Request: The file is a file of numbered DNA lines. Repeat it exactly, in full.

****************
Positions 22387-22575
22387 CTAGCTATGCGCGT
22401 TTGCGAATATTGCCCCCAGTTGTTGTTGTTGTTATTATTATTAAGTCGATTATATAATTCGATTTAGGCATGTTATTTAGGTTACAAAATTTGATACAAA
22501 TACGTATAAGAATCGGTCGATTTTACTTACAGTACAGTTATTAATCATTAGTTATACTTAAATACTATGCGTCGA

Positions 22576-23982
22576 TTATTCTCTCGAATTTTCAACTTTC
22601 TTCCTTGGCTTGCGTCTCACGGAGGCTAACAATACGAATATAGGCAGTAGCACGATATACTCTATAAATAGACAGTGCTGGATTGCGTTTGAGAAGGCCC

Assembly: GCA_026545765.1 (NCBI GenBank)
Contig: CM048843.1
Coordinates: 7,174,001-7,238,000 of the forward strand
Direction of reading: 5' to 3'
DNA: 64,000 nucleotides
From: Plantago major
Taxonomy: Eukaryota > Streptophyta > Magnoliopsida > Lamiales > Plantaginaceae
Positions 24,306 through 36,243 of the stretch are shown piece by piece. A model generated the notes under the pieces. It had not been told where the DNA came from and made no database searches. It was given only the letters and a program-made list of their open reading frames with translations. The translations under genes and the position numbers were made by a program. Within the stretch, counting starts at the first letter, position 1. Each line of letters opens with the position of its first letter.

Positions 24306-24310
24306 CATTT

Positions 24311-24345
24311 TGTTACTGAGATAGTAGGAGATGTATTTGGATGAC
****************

Positions 22387-22575
22387 CTAGCTATGCGCGT
22401 TTGCGAATATTGCCCCCAGTTGTTGTTGTTGTTATTATTATTAAGTCGATTATATAATTCGATTTAGGCATGTTATTTAGGTTACAAAATTTGATACAAA
22501 TACGTATAAGAATCGGTCGATTTTACTTACAGTACAGTTATTAATCATTAGTTATACTTAAATACTATGCGTCGA

Positions 22576-23982
22576 TTATTCTCTCGAATTTTCAACTTTC
22601 TTCCTTGGCTTGCGTCTCACGGAGGCTAACAATACGAATATAGGCAGTAGCACGATATACTCTATAAATAGACAGTGCTGGATTGCGTTTGAGAAGGCCC

Assembly: GCA_026545765.1 (NCBI GenBank)
Contig: CM048843.1
Coordinates: 7,174,001-7,238,000 of the forward strand
Direction of reading: 5' to 3'
DNA: 64,000 nucleotides
From: Plantago major
Taxonomy: Eukaryota > Streptophyta > Magnoliopsida > Lamiales > Plantaginaceae
Positions 24,306 through 36,243 of the stretch are shown piece by piece. A model generated the notes under the pieces. It had not been told where the DNA came from and made no database searches. It was given only the letters and a program-made list of their open reading frames with translations. The translations under genes and the position numbers were made by a program. Within the stretch, counting starts at the first letter, position 1. Each line of letters opens with the position of its first letter.

Positions 24306-24310
24306 CATTT

Positions 24311-24345
24311 TGTTACTGAGATAGTAGGAGATGTATTTGGATGAC